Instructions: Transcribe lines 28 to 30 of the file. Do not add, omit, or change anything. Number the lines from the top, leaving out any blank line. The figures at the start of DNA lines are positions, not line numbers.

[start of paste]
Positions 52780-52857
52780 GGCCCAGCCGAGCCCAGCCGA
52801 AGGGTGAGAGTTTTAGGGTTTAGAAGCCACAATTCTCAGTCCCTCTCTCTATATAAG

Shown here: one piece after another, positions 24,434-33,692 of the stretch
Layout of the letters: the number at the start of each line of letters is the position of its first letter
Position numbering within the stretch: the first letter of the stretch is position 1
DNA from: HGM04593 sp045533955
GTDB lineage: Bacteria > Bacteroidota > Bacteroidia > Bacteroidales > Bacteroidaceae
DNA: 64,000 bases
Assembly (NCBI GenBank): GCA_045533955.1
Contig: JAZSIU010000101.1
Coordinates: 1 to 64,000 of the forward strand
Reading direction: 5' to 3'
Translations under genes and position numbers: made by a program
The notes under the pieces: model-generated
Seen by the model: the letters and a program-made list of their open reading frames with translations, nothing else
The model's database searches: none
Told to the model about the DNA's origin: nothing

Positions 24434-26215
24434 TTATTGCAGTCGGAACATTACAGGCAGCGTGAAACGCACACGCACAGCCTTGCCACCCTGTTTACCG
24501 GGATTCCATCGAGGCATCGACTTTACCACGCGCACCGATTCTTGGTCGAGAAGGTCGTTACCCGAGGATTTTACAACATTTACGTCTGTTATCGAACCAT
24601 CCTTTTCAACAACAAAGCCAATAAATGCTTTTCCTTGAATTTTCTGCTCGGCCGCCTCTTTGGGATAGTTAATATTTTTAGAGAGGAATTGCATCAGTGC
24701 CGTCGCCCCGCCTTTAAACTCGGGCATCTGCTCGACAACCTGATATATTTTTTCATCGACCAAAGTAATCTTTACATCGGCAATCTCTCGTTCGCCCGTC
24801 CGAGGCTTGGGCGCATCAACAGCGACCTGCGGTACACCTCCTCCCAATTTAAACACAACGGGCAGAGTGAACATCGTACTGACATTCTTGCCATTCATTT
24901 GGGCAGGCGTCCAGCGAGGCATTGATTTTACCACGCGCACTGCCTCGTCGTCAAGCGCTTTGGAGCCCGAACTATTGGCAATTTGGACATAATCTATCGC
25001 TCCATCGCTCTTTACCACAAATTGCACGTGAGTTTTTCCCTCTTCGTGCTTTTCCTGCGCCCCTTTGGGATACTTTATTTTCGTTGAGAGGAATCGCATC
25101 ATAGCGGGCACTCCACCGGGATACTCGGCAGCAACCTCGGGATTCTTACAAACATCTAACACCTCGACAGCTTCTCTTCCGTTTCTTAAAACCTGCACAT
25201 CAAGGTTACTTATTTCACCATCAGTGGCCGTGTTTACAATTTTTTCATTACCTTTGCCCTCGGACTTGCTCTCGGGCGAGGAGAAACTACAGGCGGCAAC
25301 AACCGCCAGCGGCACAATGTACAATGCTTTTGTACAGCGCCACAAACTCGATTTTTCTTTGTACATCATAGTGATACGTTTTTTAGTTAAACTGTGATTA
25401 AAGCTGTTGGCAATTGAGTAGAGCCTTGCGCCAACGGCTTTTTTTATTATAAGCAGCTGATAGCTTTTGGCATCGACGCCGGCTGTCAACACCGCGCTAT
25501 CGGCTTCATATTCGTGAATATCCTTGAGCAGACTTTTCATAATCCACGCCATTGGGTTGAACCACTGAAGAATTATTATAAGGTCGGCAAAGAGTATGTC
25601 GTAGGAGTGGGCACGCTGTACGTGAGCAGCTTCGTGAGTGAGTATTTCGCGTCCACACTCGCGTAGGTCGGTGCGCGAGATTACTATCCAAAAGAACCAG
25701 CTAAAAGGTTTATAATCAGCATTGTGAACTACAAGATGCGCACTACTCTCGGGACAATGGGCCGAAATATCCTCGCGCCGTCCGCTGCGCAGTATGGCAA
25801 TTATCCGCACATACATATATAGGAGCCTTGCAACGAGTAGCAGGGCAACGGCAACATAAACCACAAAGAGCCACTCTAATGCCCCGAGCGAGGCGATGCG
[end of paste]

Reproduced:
25201 CAAGGTTACTTATTTCACCATCAGTGGCCGTGTTTACAATTTTTTCATTACCTTTGCCCTCGGACTTGCTCTCGGGCGAGGAGAAACTACAGGCGGCAAC
25301 AACCGCCAGCGGCACAATGTACAATGCTTTTGTACAGCGCCACAAACTCGATTTTTCTTTGTACATCATAGTGATACGTTTTTTAGTTAAACTGTGATTA
25401 AAGCTGTTGGCAATTGAGTAGAGCCTTGCGCCAACGGCTTTTTTTATTATAAGCAGCTGATAGCTTTTGGCATCGACGCCGGCTGTCAACACCGCGCTAT